Hogan Will ‘Take Whatever Actions Are Necessary’ to Protect Marylanders

Gov. Hogan made several announcements at a press conference Monday about the COVID-19 coronavirus in Maryland. There are currently 37 cases in the state.

He signed an executive order for the Maryland Department of Health (MDH) to conduct an assessment to open closed hospital facilities in the state and add 6,000 hospital beds. Hogan activated the Maryland Medical Reserve Corps, with 700 members already activated for deployment. Fran Phillips, deputy secretary of public health services for the MDH, said the state is looking at measures to remove some non-urgent patients who may not need care right away in order to increase hospital capacity.

While these measures may seem extreme, if we do not take them now it could be too late,” Hogan said. 

He said any medical practitioner with an out-of-state license or expired Maryland license will be able to practice in Maryland. 

Hogan signed another executive order prohibiting utility companies like electricity, gas and water from shutting off services or charging late fees, and prohibited evictions during the state of emergency.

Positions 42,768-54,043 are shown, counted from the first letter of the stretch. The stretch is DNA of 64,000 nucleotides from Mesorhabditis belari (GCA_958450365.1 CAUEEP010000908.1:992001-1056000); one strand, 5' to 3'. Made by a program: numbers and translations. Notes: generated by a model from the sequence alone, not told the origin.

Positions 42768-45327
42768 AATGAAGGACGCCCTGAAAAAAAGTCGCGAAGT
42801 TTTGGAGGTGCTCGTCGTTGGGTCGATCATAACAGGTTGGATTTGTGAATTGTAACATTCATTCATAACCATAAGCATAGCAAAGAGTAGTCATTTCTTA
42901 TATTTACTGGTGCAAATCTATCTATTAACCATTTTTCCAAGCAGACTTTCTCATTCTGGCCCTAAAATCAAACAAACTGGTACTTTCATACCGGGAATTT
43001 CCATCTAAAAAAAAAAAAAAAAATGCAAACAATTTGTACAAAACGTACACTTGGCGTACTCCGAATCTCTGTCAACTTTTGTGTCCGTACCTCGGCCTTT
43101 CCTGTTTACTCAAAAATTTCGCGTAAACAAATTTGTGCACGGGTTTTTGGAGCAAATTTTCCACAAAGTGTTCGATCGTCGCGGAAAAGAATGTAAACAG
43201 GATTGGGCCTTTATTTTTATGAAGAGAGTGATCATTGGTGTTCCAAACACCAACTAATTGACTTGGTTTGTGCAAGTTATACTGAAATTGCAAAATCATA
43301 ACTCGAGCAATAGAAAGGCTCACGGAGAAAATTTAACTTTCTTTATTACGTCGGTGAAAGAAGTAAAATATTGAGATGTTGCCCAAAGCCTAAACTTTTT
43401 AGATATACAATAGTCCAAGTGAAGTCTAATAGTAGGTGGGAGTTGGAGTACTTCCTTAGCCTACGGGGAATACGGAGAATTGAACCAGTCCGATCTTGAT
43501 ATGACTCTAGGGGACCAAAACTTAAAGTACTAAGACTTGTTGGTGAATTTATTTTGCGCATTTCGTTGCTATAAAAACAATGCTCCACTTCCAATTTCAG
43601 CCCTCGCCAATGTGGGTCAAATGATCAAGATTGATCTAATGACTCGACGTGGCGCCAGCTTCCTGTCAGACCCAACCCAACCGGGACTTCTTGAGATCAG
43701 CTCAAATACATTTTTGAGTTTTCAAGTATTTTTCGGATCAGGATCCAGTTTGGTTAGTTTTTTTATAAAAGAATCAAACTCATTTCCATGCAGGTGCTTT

I will make whatever decisions and take whatever actions are necessary to save the lives of thousands of Marylanders and to protect our way of life itself,” Hogan said. 

Maryland is providing three meals a day and a snack to students while schools are closed for two weeks starting Monday. 138 food distribution locations are already up and running. Residents can access mdsummermeals.org for all locations in the state. 

Nine Maryland passengers aboard the Grand Princess cruise ship docked off the coast of California will be coming home this evening, Hogan said. The state does not have their coronavirus test results yet, and the residents will be in the care of the National Guard. 

Phillips acknowledged a shortage of testing kits in Maryland. She said there is a “law jam” that every hospital and commercial lab in Maryland is experiencing, and she hopes that the governor can work with federal officials to fix it. Phillips said the state is putting into motion the capability to roll out more accessible testing when it becomes available. 

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